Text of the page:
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2 Posts authored by: Andrew Shain
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In this issue we are going to discuss relay servers; what are they, what do they do, and why do I need them, and how do I use them?


   Let’s start with what a relay server really is. In the most basic sense a relay server any system with an agent that passes on communications from other agents. These can be any device with an agent installed, the only difference from other devices is one change in their configuration that flags them as a relay. In most cases this will still be a server of some level, but just as well could be an always on workstation depending on the situation. You can set the configuration option to make a device a relay in the rollout you use to install them, manually through the asset core console or configuration files, or using an operational rule. We’ll go over all that in more detail later.


   Alright, so that sounds good and all, but what do they actually do? As mentioned earlier, relays pass data from one machine to another. Every device in Asset Core has a parent, they send their data to this device and only accept data from it. This changes when you make the device a relay. Once set to be a relay the device will accept connections from any device that is configured to use it as a parent. It then takes this data and passes it up to its parent on up the chain. When sending data back down to a client that data is first sent to relay and then from the relay back to the device.


   Sounds great so far, but why would I want to use them? Since relays act as a single point for multiple child devices below them, but only connect to one parent device above them, they can be used to better manage the way data crosses the network. As an example of why this is a good thing, think of a network with 1 main office and several satellite offices connected across WAN links. In the main office all the devices are on a fast network and there isn’t much concern having them talk to the Asset Core master server. The problem comes in with the remote sites. Since every bit of bandwidth matters you don’t want each computer at the remote site to transfer everything across the WAN. To prevent this you put a relay server in each office, these devices now talk on the local LAN to the relay and only that one relay talks across the WAN. This means the relay will gather all the data and send it upstream and downstream. Since things only have to be transmitted once it means less bandwidth usage. If you need to send a large package to all the devices at the remote site, it only has to be sent once. The relay stores the data from its parent and then sends from there to its child devices.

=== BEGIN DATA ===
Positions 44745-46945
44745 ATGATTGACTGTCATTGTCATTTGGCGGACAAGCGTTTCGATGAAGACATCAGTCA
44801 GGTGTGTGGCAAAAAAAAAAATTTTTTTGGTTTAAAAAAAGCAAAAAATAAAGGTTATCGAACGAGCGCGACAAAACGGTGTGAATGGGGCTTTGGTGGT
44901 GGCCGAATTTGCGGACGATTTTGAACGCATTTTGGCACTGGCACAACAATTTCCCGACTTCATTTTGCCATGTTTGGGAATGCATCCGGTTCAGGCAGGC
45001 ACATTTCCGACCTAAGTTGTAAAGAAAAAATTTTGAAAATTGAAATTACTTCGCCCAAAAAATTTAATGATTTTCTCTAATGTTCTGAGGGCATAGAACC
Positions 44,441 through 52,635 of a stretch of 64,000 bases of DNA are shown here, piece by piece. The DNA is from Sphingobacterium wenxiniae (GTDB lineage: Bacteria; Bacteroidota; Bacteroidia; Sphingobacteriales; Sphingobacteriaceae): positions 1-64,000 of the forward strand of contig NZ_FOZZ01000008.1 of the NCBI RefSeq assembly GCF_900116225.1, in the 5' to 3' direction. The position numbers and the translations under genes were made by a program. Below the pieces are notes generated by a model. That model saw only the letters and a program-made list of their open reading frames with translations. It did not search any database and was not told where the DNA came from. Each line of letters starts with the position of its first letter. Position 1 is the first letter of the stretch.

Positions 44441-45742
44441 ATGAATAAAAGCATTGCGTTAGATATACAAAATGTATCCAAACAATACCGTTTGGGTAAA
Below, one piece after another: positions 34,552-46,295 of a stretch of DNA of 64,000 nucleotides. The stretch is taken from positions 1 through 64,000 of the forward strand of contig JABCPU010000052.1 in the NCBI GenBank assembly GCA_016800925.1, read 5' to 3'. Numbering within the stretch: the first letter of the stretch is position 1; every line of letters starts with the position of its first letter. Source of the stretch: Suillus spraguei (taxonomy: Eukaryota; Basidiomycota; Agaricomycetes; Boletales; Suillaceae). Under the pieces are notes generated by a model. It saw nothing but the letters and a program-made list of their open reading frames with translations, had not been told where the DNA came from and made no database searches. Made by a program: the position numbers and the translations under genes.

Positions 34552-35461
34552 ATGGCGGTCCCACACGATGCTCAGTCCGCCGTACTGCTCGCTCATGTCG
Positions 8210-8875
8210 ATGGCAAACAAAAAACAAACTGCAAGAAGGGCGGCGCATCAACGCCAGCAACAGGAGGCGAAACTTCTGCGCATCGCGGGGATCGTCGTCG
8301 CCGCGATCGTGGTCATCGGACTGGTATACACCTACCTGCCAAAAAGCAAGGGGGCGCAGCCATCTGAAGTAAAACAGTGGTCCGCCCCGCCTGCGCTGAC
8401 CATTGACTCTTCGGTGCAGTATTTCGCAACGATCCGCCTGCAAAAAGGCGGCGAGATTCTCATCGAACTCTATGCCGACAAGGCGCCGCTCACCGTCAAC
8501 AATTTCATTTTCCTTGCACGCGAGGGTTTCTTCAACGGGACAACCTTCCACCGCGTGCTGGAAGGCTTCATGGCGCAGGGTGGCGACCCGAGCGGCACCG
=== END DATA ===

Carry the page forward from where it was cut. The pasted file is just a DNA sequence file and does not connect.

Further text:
Ok, since it saves me bandwidth and makes the communications flow smoother, how do I set up a relay? First thing is to get the device flagged as a relay. This can be done in several ways, the first is to build a rollout that is used just to install on relays. This is done by building a rollout as normal in the Rollout Wizard, but on the first step, “Core Setup Configuration”, check the option for “Enable agent as a relay for other agents”. That’s it, you then just finish the configuration as you normally use.


   The next way you can make a device a relay is through the console. To do this, find the device and expand it on the left and side. Expand Agent Configuration (you may be prompted to enter a windows account to access the system). Expand Module Configuration and Select Relay. On the right hand pane Right Click and go to properties. Check mark “Is Enabled” and click ok. You’re done! The device is a relay.


   The last 2 ways are to create an operational rule to modify the relay module settings or by manually editing a configuration file. If you are interested in taking this method please contact Technical Support as this could cause unintended configuration changes.


   Once your relays are configured your devices need to be setup to point to the relays. Normally this is done during the initial rollout, but can also be done after the fact. This is an in depth topic as there are many ways to configure this. Some of the methods allow the devices to search a list of relays, which is good for when a device moves from office to office, others are statically set. As there are many ways this can be setup we urge you read the full documentation, contact Technical Support, or discuss you’re your Professional Services technician before you begin the setup. You can find the full documentation on rollout and relay configuration in the full document files which are available for download on your support profile at


   We hope you have found this information helpful. If you have any questions or comments please leave them below or contact us here at BMC. Have a great day, we look forward to seeing you next time!

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   Welcome to the first Footprints Asset Core pulse article. We will be periodically posting these articles in order to provide tips, tricks, and useful information on Footprints Asset Core so keep watching for more to come!


   In technical support we find that many users search our knowledge base or call for similar issues. In order to help you find this information quicker and make this process easier we have compiled the list below of the 10 most frequently viewed articles. Please be aware some of the articles indicate Asset Management Platform, this was the previous name for Footprints Asset Core and these still apply to the current versions.


We hope this post proves helpful in finding the information you need when you need it.


NOTE: In order to view the articles linked below you will be prompted for your Numara Support username and password. If you do not currently have an account you can create one using your serial number by going to



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